When the electronics industry finally gets up off the deck, it's apparent that wireless technology--and particularly the convergence of wireless telephony and computing in such products as smartphones--will be in the vanguard of the recovery.
Smartphones--which can send and receive e-mail, display color photos and video, play music and games, and browse the Web--are only beginning to gain a foothold. According to Gartner Dataquest, of the 450 million cell phones expected to be sold globally this year, less than 10% will be fully interactive devices.
However, with important input from chipmakers, their eventual mass adoption seems certain. Texas Instruments, not unexpectedly, is the chipmaker deluxe in this sphere. TI is close to introducing a chip for high-end smartphones that integrates the radio, communications and applications processors, memory, and power management. Analog Devices, Broadcom, National, and Philips are also in the hunt, and Intel is arriving late to the scene with an integrated chip, Manitoba, based on its Micro Signal Architecture DSP co-developed with ADI.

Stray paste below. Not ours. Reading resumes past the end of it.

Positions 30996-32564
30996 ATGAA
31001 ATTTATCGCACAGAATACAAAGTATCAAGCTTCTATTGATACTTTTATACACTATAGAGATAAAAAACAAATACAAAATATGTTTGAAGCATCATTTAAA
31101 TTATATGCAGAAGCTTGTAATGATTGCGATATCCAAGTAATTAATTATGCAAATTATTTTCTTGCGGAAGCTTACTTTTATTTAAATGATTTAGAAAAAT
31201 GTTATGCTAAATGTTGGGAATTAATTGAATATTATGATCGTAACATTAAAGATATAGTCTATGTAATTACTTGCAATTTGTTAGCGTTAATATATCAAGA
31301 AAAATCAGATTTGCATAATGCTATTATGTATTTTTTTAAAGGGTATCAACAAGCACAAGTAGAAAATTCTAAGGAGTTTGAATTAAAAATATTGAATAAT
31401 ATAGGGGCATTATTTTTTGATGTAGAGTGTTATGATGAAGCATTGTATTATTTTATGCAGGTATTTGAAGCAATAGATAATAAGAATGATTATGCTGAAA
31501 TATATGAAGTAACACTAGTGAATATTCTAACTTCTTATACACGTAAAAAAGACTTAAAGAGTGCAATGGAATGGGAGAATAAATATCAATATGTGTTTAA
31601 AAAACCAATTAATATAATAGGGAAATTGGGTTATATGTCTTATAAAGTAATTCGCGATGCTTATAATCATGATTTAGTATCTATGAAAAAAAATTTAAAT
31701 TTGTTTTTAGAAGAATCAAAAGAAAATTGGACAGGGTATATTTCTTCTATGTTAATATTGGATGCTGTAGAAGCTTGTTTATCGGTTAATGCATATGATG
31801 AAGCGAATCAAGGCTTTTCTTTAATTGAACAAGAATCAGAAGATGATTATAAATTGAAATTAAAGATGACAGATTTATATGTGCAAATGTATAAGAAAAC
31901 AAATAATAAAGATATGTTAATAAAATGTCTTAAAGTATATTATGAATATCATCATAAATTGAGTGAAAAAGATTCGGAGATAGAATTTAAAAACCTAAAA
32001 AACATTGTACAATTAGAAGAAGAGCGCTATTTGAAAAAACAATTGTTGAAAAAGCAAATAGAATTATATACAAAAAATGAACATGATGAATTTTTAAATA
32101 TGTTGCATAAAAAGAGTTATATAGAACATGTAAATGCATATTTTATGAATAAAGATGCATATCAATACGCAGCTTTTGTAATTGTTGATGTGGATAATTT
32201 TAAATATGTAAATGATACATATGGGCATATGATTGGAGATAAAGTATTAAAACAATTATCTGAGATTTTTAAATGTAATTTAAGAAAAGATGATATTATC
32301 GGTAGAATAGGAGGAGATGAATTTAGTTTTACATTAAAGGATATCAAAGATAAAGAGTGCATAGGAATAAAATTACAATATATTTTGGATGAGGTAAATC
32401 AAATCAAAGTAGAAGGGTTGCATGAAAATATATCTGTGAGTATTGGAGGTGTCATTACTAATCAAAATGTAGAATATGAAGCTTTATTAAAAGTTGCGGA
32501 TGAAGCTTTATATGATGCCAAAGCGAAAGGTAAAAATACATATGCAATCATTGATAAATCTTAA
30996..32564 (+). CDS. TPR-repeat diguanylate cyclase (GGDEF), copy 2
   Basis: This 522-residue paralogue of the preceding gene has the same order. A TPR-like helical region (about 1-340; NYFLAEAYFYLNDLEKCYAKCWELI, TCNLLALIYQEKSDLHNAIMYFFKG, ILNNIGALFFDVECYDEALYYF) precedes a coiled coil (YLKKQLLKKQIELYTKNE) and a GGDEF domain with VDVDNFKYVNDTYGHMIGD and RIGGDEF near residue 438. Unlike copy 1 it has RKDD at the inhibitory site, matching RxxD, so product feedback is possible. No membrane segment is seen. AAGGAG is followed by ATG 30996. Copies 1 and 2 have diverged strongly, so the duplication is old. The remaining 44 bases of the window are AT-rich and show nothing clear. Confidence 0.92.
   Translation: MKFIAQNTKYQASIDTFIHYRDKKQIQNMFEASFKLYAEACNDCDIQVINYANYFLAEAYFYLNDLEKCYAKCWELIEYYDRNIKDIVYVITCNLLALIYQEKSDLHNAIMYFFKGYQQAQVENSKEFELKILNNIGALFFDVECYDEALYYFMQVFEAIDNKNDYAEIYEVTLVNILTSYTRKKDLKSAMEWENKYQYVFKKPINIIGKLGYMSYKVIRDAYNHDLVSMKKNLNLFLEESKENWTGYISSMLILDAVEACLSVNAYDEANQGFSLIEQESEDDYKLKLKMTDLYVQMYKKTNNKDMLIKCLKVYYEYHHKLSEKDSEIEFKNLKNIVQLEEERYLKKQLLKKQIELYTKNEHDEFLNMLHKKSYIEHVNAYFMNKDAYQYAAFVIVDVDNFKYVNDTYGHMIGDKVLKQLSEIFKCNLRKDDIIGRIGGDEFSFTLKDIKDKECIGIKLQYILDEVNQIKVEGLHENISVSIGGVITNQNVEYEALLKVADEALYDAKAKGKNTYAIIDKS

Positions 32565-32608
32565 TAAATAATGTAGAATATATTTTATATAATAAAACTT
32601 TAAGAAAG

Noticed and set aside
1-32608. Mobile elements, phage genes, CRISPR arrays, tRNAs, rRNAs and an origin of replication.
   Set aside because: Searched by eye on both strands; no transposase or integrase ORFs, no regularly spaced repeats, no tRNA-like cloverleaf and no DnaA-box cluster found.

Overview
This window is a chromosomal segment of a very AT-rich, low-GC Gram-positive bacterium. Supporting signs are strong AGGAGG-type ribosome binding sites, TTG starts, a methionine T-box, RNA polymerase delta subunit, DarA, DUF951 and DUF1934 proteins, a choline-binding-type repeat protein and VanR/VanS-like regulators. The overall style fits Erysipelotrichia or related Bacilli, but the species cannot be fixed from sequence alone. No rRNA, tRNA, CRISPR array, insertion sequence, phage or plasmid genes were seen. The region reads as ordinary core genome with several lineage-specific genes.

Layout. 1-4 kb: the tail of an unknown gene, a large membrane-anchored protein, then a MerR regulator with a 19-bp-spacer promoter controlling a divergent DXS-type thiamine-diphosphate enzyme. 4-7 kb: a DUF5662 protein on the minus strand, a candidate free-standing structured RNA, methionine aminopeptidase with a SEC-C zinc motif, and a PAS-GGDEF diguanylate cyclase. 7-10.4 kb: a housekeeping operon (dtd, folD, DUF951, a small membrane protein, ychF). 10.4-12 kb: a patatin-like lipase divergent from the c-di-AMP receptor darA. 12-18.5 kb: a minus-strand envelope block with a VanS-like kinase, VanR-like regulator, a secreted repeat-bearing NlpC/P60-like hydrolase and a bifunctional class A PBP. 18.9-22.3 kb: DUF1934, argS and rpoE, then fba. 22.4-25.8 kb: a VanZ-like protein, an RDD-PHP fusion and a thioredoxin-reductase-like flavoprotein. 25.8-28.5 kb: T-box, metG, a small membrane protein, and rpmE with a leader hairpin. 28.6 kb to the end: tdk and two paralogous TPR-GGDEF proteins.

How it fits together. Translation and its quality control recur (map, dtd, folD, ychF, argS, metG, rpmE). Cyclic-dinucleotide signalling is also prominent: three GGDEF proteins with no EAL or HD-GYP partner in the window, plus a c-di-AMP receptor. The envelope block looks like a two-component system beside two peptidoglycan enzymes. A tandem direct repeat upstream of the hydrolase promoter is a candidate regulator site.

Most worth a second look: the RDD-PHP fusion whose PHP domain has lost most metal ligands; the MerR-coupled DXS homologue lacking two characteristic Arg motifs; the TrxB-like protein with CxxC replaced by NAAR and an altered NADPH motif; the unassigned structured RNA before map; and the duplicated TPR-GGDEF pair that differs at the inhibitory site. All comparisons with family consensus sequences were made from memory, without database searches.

The mere mention of Intel, however, raises a critical question concerning the way in which the wireless convergence of phones and computers will occur: Are we looking at the emergence of a single, dominant technology platform, on which thousands of applications can be built, or at the existence of multiple platforms?
The PC industry itself, of course, was built on a platform almost completely conrolled by Microsoft's operating system and Intel's microprocessors. But having absorbed the negative lessons of the Wintel experience, mobile handset makers, chip suppliers, and software programmers alike are pushing for the development of multiple platforms on which to build products like smartphones--more along the lines of the Internet model of the '90s than the PC model of the '70s and '80s.
As a Nokia vice president put it, "We're on the cusp of the mobile Internet experience, but the key is going to be making sure the technological architecture of this world is open."
Toward that end, nearly a year ago the Open Mobil Alliance was created, whose founding members included Nokia, Motorola, IBM, Sun, and, yes, Micro-soft. The alliance hopes to achieve agreement on technology standards so that cell phone-computer hybrids can function as an open network through which interactive media can flow among various telecom carriers and devices.
Sounds right, and if that kind of relationship can be formed, products like smartphones will be a smart bet.
E-mail comments to Barry Greenberg at firstname.lastname@example.org.